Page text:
Hollywood and Highland, L.A.’s answer to Times Square, is normally ground zero for faux celebrity proximity.
On the 363 days of the year that are not the Oscars or the Academy’s Governors Awards, the only stars amid a hive of TMZ tour buses, cheesy souvenirs and discount superheroes posing for paid pictures are the masonry on the “Walk of Fame.”
On Thursday night, actual celebrities invaded.
Selena Gomez, Camila Cabello, Kelly Clarkson, Kelly Rowland, Solange Knowles, Mary J. Blige, Ciara, Grace VanderWaal, Daya, Sabrina Carpenter and an army of female music industry powerhouses hit the Dolby Ballroom for Billboard’s Women in Music event.
An unusually cold night, a coat-check station greeted guests before the magenta carpet. That’s something I’ve never seen at a Hollywood event outside of Sundance.
In a sign of the times — and the turnout — metal detectors and a bomb-sniffing dog buttressed the arrivals gauntlet. From the carpet, photographers yelled “Selena, we love you with Justin.”
In accepting the top executive award of the night from Ed Sheeran, Atlantic Records Chair Julie Greenwald called out the changing culture sweeping the creative industries.
“For a long time this industry has been a male-dominated sport,” Greenwald said. “Now more than ever, it’s incumbent on every one of us to raise up the next generation of female leaders. At the future Women in Music events, the executive of the year will stand up here and thank a woman for being her mentor.”
Although she guided many men to huge years in 2017 — Sheeran, Bruno Mars, Migos and Lil Uzi Vert, amongst others — perhaps her biggest coup was helping rapper Cardi B. break through to a No. 1 on the Hot 100 with “Bodak Yellow.”
The fall hit dethroned Taylor Swift from the top of the charts and marked the first solo female rapper to claim a No. 1 in 19 years.
“My secret sauce? Fifty percent of my company are women,” Greenwald added.
There was more secret sauce among the performers and honorees of the night: the Simon Cowell undercurrent.
Although not in the room, Cowell’s presence loomed large.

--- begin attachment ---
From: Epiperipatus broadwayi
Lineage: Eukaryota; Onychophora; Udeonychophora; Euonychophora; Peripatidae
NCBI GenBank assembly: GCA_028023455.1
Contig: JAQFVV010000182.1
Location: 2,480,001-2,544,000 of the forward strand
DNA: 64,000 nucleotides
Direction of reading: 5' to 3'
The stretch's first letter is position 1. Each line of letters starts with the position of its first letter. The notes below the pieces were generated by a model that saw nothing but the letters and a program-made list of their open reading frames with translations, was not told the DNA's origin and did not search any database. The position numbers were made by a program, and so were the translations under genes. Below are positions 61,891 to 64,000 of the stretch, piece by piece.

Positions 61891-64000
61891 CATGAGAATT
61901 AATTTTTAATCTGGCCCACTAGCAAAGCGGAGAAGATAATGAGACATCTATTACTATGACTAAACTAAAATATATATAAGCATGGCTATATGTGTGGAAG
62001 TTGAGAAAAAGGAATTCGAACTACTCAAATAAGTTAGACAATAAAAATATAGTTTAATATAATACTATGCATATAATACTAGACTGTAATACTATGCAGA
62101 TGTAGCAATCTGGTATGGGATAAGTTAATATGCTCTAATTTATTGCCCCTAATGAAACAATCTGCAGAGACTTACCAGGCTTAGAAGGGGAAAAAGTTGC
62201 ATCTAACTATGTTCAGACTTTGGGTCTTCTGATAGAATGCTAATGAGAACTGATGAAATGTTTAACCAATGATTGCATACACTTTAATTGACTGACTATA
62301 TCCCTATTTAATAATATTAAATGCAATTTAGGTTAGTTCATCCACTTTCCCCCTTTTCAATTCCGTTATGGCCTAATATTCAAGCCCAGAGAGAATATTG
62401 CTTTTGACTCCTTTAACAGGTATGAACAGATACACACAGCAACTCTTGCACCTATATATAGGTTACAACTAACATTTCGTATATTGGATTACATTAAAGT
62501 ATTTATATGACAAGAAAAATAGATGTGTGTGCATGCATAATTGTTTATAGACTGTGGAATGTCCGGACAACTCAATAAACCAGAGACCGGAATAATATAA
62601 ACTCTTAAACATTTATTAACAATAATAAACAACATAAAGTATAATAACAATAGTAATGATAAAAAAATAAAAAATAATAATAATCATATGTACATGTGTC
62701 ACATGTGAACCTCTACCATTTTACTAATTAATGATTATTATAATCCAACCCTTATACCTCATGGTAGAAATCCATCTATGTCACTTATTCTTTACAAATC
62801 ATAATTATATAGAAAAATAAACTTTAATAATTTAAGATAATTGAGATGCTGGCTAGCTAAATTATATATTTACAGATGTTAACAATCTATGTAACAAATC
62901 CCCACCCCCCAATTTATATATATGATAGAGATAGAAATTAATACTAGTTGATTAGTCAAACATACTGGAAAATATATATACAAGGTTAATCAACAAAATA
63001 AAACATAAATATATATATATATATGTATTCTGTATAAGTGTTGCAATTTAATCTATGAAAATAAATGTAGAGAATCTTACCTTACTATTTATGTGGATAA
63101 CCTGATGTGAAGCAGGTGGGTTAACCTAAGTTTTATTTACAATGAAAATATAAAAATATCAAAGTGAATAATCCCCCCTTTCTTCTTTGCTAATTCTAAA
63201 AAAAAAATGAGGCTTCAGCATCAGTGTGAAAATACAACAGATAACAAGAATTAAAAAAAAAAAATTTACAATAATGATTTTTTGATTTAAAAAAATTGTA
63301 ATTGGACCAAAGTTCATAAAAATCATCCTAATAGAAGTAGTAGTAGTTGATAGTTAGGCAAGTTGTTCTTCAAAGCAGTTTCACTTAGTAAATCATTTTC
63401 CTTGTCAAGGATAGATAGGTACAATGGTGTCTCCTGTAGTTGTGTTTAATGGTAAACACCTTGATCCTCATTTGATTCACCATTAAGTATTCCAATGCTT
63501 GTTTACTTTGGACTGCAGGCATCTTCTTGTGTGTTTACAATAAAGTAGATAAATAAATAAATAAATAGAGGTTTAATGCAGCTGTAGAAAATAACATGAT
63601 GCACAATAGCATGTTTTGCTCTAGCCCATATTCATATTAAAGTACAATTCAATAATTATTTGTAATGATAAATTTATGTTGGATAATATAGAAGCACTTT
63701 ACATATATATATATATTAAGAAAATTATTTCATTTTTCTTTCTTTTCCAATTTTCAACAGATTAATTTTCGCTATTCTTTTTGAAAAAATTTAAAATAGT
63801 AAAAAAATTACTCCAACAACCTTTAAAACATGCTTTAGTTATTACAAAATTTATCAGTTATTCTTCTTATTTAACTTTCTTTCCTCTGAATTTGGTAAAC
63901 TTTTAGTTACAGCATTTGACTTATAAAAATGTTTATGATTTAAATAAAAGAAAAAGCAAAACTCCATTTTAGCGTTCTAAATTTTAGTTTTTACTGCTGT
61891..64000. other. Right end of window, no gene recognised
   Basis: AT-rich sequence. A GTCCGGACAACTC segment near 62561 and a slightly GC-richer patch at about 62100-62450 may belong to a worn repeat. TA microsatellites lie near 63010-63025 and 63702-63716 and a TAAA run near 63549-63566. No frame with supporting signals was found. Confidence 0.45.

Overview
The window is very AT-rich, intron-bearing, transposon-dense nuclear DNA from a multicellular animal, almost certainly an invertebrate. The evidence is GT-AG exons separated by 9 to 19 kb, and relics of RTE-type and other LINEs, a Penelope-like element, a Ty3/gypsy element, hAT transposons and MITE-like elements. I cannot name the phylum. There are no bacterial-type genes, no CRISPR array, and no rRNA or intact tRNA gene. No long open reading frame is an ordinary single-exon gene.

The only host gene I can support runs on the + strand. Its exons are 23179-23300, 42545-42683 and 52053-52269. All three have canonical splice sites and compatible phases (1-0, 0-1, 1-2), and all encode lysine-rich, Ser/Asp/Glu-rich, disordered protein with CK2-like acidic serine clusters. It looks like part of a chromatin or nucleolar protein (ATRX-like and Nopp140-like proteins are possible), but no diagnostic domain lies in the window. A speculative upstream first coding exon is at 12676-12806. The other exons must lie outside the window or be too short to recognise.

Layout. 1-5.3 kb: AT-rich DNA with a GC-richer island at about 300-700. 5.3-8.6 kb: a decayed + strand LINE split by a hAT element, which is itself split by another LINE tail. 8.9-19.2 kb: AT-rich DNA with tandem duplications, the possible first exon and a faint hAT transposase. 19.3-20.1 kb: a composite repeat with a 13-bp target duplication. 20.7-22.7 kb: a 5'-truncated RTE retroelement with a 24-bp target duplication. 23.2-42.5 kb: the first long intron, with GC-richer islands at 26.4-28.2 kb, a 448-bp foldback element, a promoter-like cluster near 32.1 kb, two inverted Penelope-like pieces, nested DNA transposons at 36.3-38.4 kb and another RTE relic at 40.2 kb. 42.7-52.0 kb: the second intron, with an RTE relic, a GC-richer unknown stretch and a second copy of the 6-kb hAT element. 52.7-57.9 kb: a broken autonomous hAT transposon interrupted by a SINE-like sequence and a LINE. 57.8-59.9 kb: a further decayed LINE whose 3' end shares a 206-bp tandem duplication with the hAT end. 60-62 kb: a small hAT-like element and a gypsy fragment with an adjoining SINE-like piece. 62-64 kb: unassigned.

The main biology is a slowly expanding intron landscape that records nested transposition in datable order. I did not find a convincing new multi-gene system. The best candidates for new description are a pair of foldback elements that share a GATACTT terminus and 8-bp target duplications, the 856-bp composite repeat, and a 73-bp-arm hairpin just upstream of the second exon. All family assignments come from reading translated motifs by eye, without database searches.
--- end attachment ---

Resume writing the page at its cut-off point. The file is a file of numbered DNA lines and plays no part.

Three of the night’s marquee performers launched their careers on “Cowell TV.” Camila Cabello (“The X Factor” U.S.) sang a stripped-down version of “Havana” to lead off the night before jetting off to San Jose for her own concert.
Kelly Clarkson, the original “American Idol,” performed one of her new songs. When Kelly Rowland presented her with the “Powerhouse” award, Clarkson pitched a sequel to her cringeworthy feature debut, suggesting “From Kelly to Kelly.”
Finally, 13-year-old ukulele songstress Grace VanderWaal performed “Moonlight.” She shot to fame last summer winning “America’s Got Talent.” She was anointed when Cowell called her the next Taylor Swift.
By next year, this event could see a fourth: Grace Davies.
Davies is one of the three finalists competing this weekend in the finals of “The X Factor U.K.” Cowell remains a judge (and the true taste-maker) on the show over there. In the run-up to the final, Brit star Robbie Williams sent Davies good luck flowers.
Not merely a foreign affair, the U.K. version airs concurrently here in the U.S. on AXS TV.
Davies her two competitors — singer-songwriter Kevin Davy White and man-band Rak-Su (already represented by CAA) — all cruised to the finals writing and performing original songs each week, sometimes topping former “X Factor” judges like Rita Ora on the charts.
There’s a place for Davies in a room like this.
Back here in the U.S., Billboard’s event was livestreamed on Twitter, a curious and possibly financially incentivized decision considering Facebook, Instagram, and YouTube’s relative popularity and dominance in video entertainment. If producers could sort out music rights, it deserved to be televised.
Many specials with weaker lineups and no animating philosophy (like the power of women in music) still cling to the schedule.
Paging Simon Cowell? Paging Casey Patterson? Paging Julie Greenwald?